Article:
Take Steve Birkinshaw - he's incredibly quiet, but get him in a nightclub and he turns into this dancefloor demon on fell-running legs. I was captured by him when I saw that. I thought: “What’s really going on in there?” That film is about him trying to beat Joss Naylor’s famous Wainwright record in the Lakes. There’s an amazing ending to it ... it was really special, I’ve never filmed anything like that before.
I've spent the summer dirtbagging in a van, shooting classic British landscapes that are rarely seen in films and using a hexacopter to add another dimension. You need a will and tenacity to film Britain's landscape. Bear Grylls was filming with Ben Stiller on Skye at the same time as me and Julian Lines, but I knew we’d get better shots. We'd be up and out while they were still checking the health and safety sheets.
I love the artistic garnish, the glowing layer a film can have. I had this slow motion footage of Jules walking across a plateau and felt I’d really captured him. Then I put this music under it; you can tell straight away if it’s going to work, you can't force it. Bloody hell I was so pleased with it I played it to death and still had the tune in my head when I went to bed.
I think what’s lacking in adventure films now is that we used to make fun of it. After all, adventures and challenges are all completely pointless. Kendal used to be dripping with stuff like Balancing Point, which was played backwards, and Xtreme Tramping, about breaking into gardens to get trampolining highs. So I've made three funny shorts for the film tour.
Steve Birkinshaw in Al's new film A Set of Wainwrights. Photo: Al Lee
If Brit Rock goes well and, you know, I don’t get a call from Hollywood in the meantime, I’ll make Brit Rock 2 next year and get more filmmakers involved. Right now I’m working 12 hours a day, 7 days a week. The workload is insane, but there’s no backing in the British adventure film industry. You don’t get paid; you have to think you have something to sell. Sponsorship has never even covered the cost of a camera.
Sometimes people say: “Hey, have you thought about sending your films to Channel 4?” I say: “Well, thank God you’re here!” I sell my films to TV companies all over the world, but not the UK. The Last Great Climb airs on National Geographic in the US on the 22nd September, but here, we get Bear Grylls. They’ve got to stick ‘daredevil’ on it. I think it shows a lack of understanding of the audience, which is more sophisticated than that.
Why don't we celebrate our adventure heroes and culture? It has to be a system error from the top. You can turn on TV in France and watch a film about sport climbing in the Verdun, because it's part of their culture. A German film, Am Limit, about setting a speed record on the Nose was in the German box office top ten for six months.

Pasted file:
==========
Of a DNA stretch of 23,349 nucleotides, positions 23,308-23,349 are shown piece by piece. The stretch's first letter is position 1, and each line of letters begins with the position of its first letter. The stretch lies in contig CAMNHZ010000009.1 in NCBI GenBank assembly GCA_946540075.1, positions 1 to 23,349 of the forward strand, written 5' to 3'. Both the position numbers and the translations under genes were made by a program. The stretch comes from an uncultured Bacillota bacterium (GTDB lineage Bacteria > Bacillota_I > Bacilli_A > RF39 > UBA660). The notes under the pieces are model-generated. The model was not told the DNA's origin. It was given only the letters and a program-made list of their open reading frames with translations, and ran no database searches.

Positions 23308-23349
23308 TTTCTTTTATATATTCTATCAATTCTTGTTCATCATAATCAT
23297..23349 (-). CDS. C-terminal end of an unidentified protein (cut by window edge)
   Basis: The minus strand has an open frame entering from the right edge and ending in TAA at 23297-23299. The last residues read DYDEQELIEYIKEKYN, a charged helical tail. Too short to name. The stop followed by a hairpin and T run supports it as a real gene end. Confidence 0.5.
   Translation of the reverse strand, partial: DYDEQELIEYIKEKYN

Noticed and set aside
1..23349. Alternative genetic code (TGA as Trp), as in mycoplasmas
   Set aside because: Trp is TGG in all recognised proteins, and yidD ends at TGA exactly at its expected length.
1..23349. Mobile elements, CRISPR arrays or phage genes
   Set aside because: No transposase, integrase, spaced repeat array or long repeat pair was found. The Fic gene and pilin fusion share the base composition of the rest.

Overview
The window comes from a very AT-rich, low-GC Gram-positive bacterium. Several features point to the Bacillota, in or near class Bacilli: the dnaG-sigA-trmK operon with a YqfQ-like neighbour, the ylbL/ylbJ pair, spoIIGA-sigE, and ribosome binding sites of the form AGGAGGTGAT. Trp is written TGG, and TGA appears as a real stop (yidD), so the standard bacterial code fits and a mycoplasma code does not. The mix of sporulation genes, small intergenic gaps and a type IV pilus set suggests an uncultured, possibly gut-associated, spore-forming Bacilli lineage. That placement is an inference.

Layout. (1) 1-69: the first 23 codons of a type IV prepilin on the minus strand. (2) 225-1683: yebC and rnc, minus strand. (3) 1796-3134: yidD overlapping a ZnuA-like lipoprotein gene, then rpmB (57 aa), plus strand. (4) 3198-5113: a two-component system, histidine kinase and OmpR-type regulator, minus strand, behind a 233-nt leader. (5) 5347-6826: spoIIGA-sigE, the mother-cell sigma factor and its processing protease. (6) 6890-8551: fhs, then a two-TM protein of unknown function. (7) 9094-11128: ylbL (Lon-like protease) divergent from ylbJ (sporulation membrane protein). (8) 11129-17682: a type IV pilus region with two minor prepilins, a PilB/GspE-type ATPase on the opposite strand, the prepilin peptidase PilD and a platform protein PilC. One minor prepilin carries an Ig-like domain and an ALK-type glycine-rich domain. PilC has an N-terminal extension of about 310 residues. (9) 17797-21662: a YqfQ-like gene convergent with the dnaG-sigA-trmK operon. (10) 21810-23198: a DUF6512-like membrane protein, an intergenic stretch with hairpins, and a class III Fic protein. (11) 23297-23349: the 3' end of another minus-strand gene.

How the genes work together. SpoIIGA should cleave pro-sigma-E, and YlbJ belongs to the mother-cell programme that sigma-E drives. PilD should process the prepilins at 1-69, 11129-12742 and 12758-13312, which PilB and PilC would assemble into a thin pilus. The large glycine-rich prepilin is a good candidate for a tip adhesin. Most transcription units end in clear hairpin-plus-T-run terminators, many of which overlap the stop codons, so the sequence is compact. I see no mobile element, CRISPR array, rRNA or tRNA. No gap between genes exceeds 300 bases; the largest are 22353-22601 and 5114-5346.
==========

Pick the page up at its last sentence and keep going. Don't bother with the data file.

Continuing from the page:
Sometimes I get emails from people wanting to do an internship to get ‘into the industry’. There is no British Adventure Film Industry! There’s me and Diff...[Paul Diffley]. Me and Hot Aches pumping out films, and a handful of freelance camera men. I’m right at the top in the UK and it’s a handful of guys and Jen Randall fighting over ten quid.
There’s never been a better time to get into British adventure filmmaking, but it’ll be the determined ones who make it. Despite the lack of backing, although the world’s adventure film market is dominated by American films, Britain is right behind them. The exception is Seb Montaz from France, who has become well-known. But why aren’t the French and Germans making loads of good adventure films?
Next year I’d like to make a really classy film about the rise of Britain’s female climbers. That’s the big story in British climbing, I think. They’re doing well, not just on a British level, but also world class. Hazel Findlay is probably the best woman trad climber in the world. That’s a massive story, really, and I’d like to film Shauna Coxsey too. She’s quiet, which gives the film somewhere to go; I like pulling back the layers on someone...
The Brit Rock Film Tour Programme:
Stone Free by Al Lee - a visual feast of a film featuring the best soloist you've never heard of: Julian Lines.
All My Own Stunts by Al Lee - Hilarious and mental Yorkshire lad Rob Jarman tries to bike down Skidaw at 100kph.
A Set of Wainwrights by Al Lee - The unassuming Steve Birkenshaw tries to beat Joss Naylor's famous Wainwright record in the Lakes.
Project Mina by Jen Randall - What does it take to turn your passion into a career, and is it worth it? Jen Randall documents the highs and lows of BMC Vice-President Mina Leslie-Wujastyk's life on the competition circuit.
Three experimental short comedies – left-field author Niall Grimes and extrovert Jerry Moffat offer unselfconscious abandonment, kayaker and funnyman Dave Halsted is a deluded guy taking Selfies, and Craig Hiller adds unique Irish spirit and beautiful landscapes. He’s not messing about...